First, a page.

Macromolecular Sequences in CML

At present I have only processed FASTA and SwissProt files into CML format, but it is easy to do the same for other formats
CML has a SEQUENCE ELEMENT designed specifically for macromolecular sequences. It has flexible content but should be straightforward for linear polymers such as proteins and nucleic acids. There is, as yet, no simple convention for modified macromolecules (e.g. glycosylated proteins) or for branched and cyclic polymers (e.g. oligosaccharidea). However, since CML is capable of holding many MOL elements in a document, including hierarchical containment it should be possible to develop powerful systems for referencing different types of component in oligomers.

An important aspect of macromolecules is the FEATURE, for which a special ELEMENT is also provided. Normally FEATURE is an annotation in that it describes the relevance of part of the sequence, but sometimes it also indicates molecular connectivity (e.g. disulphides, glycosylation, or metal binding). It is too early to suggest all the ways that FEATURE can be used, but it will often make use of the ability to address parts or an object ('Sub-addressing'). This is a generic feature in CML and allows an application programmer to let one object (or parts of it) interact with parts of another. The FEATURES, therefore, can sub-address the SEQUENCE if required, though the action and interpretation is normally left to the application.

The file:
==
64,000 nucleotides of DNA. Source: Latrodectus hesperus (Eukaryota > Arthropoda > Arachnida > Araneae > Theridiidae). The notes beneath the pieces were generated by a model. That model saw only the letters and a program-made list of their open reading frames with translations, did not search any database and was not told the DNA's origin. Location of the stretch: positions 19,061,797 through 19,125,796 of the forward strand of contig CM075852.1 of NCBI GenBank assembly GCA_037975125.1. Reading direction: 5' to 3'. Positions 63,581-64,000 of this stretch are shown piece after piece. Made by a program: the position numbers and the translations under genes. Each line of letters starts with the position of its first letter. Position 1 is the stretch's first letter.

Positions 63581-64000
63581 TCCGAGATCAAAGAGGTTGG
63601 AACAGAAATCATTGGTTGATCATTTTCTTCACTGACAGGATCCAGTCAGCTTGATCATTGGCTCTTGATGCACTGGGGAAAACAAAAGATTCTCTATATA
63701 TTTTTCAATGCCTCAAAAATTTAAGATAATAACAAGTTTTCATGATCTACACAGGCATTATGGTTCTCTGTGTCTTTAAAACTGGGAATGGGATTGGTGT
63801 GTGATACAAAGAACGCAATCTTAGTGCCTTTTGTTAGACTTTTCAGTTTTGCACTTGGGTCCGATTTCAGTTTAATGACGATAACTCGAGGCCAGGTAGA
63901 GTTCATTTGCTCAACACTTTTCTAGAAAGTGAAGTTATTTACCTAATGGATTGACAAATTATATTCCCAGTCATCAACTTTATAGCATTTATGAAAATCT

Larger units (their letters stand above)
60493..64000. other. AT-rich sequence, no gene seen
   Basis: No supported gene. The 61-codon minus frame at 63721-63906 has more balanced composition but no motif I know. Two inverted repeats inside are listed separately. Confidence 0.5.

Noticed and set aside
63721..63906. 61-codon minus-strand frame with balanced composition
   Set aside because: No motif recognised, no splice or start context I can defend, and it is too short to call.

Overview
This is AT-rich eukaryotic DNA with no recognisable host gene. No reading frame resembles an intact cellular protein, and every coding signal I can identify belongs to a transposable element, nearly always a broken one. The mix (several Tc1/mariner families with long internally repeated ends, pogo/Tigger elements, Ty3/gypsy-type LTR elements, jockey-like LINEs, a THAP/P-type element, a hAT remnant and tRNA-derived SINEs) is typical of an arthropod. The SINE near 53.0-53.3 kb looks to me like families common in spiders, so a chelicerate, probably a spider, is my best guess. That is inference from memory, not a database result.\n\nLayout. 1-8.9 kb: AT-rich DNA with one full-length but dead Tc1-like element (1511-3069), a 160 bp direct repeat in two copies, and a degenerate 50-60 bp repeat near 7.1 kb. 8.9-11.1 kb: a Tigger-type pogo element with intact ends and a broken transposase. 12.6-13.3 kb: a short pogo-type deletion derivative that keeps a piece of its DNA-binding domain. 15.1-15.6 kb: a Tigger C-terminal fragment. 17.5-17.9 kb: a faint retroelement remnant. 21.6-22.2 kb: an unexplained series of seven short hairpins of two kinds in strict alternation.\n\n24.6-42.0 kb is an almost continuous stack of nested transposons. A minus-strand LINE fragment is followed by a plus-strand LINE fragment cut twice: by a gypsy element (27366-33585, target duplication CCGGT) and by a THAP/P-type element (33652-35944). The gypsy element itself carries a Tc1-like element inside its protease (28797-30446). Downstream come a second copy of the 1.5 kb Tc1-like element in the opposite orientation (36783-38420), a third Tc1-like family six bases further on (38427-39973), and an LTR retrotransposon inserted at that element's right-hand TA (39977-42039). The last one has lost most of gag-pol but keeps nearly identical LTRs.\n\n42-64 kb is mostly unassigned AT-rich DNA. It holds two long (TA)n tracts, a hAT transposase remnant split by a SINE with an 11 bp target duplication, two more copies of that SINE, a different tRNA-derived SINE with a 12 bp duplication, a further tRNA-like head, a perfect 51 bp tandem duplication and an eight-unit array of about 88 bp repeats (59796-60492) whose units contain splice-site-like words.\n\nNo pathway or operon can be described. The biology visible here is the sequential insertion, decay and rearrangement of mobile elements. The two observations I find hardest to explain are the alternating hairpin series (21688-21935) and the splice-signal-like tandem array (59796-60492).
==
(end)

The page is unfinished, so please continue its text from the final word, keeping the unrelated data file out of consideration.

FASTA is a simple format for holding sequences, and the example here is from the EMBL distribution (hsinsu.fasta). Essentially it only contains an ID, a description and a sequence, so the CML TOC is very simple:

The sequence is shown in a separate window


CML has a SwissProt parser which understands 'most' of the records in the file. Particular emphasis has been put on showing the use of FEATURE, BIBliograpghy and, sequence, but many of the other keywords have been objectified (the main omission being the administrivia).

This is the SwissProt entry for human insulin and its automatic conversion to CML ins_human.cml. The TOC

shows the SwissProt file structure to good advantage. The CML output is ins_human.cml

The next screenshot shows the way that information can be combined using CML technology. The SEQUENCE is drawn graphically, but is also annotated with the FEATUREs.

A FEATURE can be a coloured bar (significant length of chain), a coloured oval (single residue feature), a DISULFID bridge (yellow line), or a structural element (sine curve for HELIX, zigzag for SHEET, 'T' for TURN. (These distinctions are hardcoded into JUMBO). Clicking on any of these produces the textual annotation from the Swissprot file - you can see that the reader has just clicked the green 'F' oval and then the grey SIGNAL bar.

CML pays great attention to bibliography and citations and JUMBO can render everything in the SwissProt file.

The JOURNAL, YEAR, etc are all held as ELEMENTS (using the generic XVAR mechanism) and so could be searched, etc. Each citation (BIB - open book icon) can be displayed individually, but I have also created a tool to show all the citations in one place (BIBLIST).

Finally we show some of the annotations (a mixture of keywords, comments, dates and other administrivia). Note how the simple scalars (e.g. GeneName, Species) can be toggled on or off inline. Those with larger content (e.g. Comments such as FUNCTION) are displayed as a text box. In some cases the information is a list of items (strings, numbers, etc.) as in the KEYWORDS.

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© Peter Murray-Rust, 1996, 1997